How to Deal with Manipulative Christians (who sometimes prophesy)

by Sep 14, 2023Christian Ethics, Spiritual Gifts, Spiritual Growth0 comments

  • Know your boundaries. Boundaries are guidelines, or limits that a person creates to identify for the person what are reasonable, safe and permissible ways for other people to behave around them. In light of the doctrine of soul competency, remember God’s expectation of personal responsibility in the gospel. When it comes to prophecy and manipulation we must own the fact that receiving a word comes with responsibility. God wants us to judge the word, with the help of His Spirit in a Gospel-preaching community with other believers. It is up to us, in the power of the Spirit, to not be manipulated and this begins by defining good boundaries so we know when someone has gone too far. Manipulation has a boundary-crossing aspect. It will covertly lure a person to let down their guard and dismiss personal boundaries in the name of God. Most people don’t know their boundaries until they’ve been crossed and most people who cross our boundaries do so innocently. Boundaries are like the gospel, people don’t know unless someone tells them. Boundaries are meant to protect us, yet we have to share them with others.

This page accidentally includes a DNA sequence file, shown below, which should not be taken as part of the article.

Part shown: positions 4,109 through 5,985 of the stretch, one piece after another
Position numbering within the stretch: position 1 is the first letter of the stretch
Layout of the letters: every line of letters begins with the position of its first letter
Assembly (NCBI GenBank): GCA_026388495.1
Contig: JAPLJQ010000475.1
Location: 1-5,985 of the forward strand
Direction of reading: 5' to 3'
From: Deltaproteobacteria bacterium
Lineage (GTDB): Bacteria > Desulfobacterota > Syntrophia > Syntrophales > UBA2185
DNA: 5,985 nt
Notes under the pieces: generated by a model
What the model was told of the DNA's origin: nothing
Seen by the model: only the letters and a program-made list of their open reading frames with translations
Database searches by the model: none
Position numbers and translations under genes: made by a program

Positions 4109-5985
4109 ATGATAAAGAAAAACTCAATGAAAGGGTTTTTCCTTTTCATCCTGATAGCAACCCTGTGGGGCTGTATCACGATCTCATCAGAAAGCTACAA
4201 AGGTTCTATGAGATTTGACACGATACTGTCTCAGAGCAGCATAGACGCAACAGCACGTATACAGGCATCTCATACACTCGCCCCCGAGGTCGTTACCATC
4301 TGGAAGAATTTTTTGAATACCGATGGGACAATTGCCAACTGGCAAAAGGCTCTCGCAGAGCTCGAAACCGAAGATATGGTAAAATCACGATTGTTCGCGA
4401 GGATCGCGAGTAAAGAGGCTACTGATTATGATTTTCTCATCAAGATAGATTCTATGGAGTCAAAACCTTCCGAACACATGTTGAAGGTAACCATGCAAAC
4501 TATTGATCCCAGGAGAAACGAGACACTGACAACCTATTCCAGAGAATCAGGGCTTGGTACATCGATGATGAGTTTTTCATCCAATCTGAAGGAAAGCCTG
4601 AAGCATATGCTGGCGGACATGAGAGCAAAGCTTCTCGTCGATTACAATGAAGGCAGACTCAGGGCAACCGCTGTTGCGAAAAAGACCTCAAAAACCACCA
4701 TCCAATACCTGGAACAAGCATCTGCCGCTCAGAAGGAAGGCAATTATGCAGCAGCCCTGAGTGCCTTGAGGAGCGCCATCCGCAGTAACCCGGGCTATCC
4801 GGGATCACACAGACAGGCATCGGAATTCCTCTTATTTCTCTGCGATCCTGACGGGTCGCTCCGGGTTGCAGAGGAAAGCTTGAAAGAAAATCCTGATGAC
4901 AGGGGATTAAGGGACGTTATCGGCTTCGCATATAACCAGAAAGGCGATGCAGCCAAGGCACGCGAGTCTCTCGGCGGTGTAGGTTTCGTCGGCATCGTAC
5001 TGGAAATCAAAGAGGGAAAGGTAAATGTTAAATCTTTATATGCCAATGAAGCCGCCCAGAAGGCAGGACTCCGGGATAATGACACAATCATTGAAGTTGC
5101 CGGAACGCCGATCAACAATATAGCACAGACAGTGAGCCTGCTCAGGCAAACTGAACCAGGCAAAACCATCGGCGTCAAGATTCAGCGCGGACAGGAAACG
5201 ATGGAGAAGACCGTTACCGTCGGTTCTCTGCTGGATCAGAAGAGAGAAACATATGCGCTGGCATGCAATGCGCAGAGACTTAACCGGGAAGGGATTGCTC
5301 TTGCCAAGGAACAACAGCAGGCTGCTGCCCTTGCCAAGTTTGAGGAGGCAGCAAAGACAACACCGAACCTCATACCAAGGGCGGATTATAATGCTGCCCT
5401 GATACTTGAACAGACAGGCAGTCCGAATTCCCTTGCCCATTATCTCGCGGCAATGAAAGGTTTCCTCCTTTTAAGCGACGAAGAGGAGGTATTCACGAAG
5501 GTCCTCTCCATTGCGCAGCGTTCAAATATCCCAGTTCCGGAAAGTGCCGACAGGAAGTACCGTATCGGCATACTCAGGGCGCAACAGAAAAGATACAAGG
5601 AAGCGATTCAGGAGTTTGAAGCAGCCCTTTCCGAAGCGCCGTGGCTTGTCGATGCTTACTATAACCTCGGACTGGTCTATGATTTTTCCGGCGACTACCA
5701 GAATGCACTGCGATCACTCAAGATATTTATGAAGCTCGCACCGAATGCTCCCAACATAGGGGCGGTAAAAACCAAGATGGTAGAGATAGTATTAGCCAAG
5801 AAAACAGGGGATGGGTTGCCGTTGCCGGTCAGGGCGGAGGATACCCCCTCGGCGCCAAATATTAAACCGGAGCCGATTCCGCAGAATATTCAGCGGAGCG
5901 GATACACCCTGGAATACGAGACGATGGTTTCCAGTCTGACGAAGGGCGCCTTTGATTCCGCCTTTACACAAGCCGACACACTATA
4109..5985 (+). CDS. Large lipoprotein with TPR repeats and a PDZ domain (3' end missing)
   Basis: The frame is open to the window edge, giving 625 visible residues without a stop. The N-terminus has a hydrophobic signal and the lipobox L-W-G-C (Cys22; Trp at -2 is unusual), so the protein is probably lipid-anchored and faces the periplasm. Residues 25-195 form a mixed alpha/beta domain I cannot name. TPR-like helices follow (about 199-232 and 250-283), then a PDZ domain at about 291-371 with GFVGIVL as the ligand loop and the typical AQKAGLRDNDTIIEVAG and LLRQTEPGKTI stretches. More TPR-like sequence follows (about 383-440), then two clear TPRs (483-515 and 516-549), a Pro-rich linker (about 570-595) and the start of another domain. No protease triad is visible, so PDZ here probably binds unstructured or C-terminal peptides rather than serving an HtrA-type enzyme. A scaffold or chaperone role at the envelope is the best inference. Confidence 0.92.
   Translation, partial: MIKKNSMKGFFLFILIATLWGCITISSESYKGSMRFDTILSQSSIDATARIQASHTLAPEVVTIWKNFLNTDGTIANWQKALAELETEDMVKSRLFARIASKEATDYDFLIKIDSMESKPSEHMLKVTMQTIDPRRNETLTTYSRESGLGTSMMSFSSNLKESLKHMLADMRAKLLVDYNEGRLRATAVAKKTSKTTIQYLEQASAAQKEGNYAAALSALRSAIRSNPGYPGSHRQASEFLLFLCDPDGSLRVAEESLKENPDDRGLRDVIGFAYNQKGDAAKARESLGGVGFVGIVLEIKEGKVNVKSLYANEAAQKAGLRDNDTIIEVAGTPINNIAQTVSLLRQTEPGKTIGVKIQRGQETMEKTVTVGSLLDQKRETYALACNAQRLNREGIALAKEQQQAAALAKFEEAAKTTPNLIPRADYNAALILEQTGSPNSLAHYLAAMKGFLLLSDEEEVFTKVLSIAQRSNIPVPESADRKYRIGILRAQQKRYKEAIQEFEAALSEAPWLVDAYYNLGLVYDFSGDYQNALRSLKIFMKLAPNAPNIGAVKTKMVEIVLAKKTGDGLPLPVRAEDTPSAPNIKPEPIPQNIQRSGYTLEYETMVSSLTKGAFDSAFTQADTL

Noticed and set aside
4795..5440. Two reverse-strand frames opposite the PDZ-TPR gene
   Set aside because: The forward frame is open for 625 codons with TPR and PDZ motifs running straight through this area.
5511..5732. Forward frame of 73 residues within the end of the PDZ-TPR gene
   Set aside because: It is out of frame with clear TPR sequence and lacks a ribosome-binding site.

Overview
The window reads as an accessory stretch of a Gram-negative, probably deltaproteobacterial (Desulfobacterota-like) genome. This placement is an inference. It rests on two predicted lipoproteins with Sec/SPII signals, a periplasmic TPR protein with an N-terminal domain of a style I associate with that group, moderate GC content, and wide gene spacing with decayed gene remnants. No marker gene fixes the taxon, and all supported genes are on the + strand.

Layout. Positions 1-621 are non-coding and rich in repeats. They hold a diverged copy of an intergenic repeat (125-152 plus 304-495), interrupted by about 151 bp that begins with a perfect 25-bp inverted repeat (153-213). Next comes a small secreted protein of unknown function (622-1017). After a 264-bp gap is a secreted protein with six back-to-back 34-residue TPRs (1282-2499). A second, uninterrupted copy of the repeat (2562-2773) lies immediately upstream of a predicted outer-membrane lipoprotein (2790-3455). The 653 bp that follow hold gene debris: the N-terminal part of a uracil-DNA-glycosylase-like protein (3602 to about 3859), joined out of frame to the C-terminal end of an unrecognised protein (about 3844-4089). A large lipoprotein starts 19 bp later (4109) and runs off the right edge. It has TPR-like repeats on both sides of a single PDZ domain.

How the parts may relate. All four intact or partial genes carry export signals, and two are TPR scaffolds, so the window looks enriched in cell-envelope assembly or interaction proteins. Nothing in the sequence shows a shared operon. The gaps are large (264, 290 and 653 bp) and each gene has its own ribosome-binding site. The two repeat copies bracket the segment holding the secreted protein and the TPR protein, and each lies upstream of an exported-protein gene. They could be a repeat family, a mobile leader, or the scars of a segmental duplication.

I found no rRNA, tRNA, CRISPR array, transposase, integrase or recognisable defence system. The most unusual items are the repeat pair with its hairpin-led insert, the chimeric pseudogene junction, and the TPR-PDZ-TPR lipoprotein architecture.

Most of us can recognize the evil in manipulating others with malice. But someone …may justify evil actions by the supposed good it will eventually bring. The outcome makes no difference – an individual is deceived when he or she uses manipulation, even for the supposed welfare of others. Unfortunately, many believe they are justified in their actions because they claim “it’s for the greater good” of the church. Their logic may sound spiritual, even unselfish, in their own distorted way of thinking. But do not be deceived. Manipulation comes from a wrong spirit. It does not reflect submission to God’s authority and order… manipulation by anyone grieves the Holy Spirit.” [1]   – John Paul Jackson 

  • Be prepared to disengage and even “nope out” if necessary. You will not miss God’s best. Disengaging from bad practices is evidence you’re seeking His best and not just a cheap imitation. Disengage may sound like you’re baptized in vinegar but it is an expression of the fruit of self-control. If you’re unsure about a word or how it was delivered. If something feels off and you’re uneasy about an interaction during ministry time. You have the right to step back. If someone tries to get a particular emotional response from you, choose not to give it to them. This does not mean you reject the word. You can still go back and test the word later. For example, if a manipulative minister is known to give flattering words and then ask for an overreaching favor, don’t play along—rather, decline politely and move the conversation along. Disengaging is not quenching the Spirit. It is just stepping back and keeping your wits about you, like Paul asks us to in 1 Thess 5:20-21.

The tendency to engage in counterfeit spiritual authority is something we must all overcome. The beginning of our deliverance is simply to recognize what these forms of manipulation really are—sin. If we are going to have a valid ministry and walk in true spiritual authority, we must be delivered from this corruption.” [3]   – Rick Joyner